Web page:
No, That Robot Will Not Steal Your Job


The recovery from the crisis of 2008 has been one of the weakest on record, but never in postwar history has so little growth created so many jobs. The unemployment rate in the developed world is down to 5.5 percent and approaching a 40-year low. This flies in the face of all the dire warnings about a “jobless future.”

There are jobs, jobs everywhere. Unemployment in Germany is now lower than at any point since the country reunified in 1990. It is hitting lows last seen in 1975 in Britain and 1994 in Japan. The United States jobs report on Friday showed a slip in job creation, a result of the devastation of the recent hurricanes, but unemployment dropped yet again, to just 4.2 percent from 4.4 percent, both lows rarely seen in the past half-century.

How is it that the aftermath of 2008 could do so much damage to the economy, yet lead to such a low unemployment rate? One answer is demographics: The world is aging, and the number of people entering the work force every year is slowing sharply. A striking example is Japan, which has one of the oldest and most rapidly aging populations in the world; the economy is barely growing, but the jobs market is booming, and unemployment is now under 3 percent.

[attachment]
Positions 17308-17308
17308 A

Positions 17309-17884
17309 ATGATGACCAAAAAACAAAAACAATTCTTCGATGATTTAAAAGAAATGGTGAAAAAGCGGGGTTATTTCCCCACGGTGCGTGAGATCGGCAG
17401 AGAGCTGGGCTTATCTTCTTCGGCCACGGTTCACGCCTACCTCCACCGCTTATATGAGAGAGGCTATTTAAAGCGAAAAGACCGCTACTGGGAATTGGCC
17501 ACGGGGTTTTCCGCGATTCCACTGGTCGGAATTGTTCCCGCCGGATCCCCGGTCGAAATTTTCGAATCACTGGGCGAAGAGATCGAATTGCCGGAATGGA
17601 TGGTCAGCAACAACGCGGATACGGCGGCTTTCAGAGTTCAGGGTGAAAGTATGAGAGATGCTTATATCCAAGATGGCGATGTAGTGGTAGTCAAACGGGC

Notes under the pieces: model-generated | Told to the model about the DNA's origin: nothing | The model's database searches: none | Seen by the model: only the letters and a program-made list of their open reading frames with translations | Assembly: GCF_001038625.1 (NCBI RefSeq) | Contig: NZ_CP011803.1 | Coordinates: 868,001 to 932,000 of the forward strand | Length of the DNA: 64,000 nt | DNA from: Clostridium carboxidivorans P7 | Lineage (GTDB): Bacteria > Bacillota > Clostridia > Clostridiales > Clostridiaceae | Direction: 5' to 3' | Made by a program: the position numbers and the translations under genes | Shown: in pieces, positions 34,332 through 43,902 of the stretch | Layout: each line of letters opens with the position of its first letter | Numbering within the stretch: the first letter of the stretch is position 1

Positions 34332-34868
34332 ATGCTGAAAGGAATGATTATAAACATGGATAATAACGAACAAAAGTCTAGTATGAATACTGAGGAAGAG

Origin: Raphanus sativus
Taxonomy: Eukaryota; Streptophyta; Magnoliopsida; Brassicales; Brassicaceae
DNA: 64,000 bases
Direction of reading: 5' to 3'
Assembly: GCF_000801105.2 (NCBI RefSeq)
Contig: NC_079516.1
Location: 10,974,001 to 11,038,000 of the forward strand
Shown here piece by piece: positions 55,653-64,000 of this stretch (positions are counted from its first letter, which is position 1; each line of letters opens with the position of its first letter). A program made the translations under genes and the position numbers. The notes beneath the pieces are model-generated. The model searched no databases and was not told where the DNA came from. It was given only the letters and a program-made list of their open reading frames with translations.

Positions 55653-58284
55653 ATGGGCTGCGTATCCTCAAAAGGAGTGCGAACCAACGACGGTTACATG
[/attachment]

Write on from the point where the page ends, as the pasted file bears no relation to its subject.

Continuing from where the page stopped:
The other basic answer is churn. The popular angst about jobs focuses on shuttered stores along Main Street and factories in the Rust Belt but overlooks the new openings. Many of those new jobs are in fields that require creativity, language or motor skills not possessed by robots, like gardening, nursing, teaching and software programming.

The pessimist’s basic mistake is to focus too much on what is lost to competition and technology, and too little on what is gained. Over the past 25 years, as McKinsey & Company, the consulting firm, has pointed out, about a third of the new jobs created in the United States were types that did not exist or barely existed 25 years ago.

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In the natural world, matter is neither created nor destroyed, but things are transformed. The same is true in the economic world. When new technology destroys, it leaves behind a layer of ash in which new jobs grow.

In New York City the car replaced the horse carriage within the first 15 years of the 20th century, killing off the carriage trade and giving birth to the taxi trade — as well as to highly paid auto mechanics. Uber threatens the taxi trade, and the self-driving car threatens the Uber driver. But it has also brought multimillion-dollar signing bonuses for self-driving-car engineers and created new opportunities for mechanics. People tend to find a way to work with and profit from new technology.

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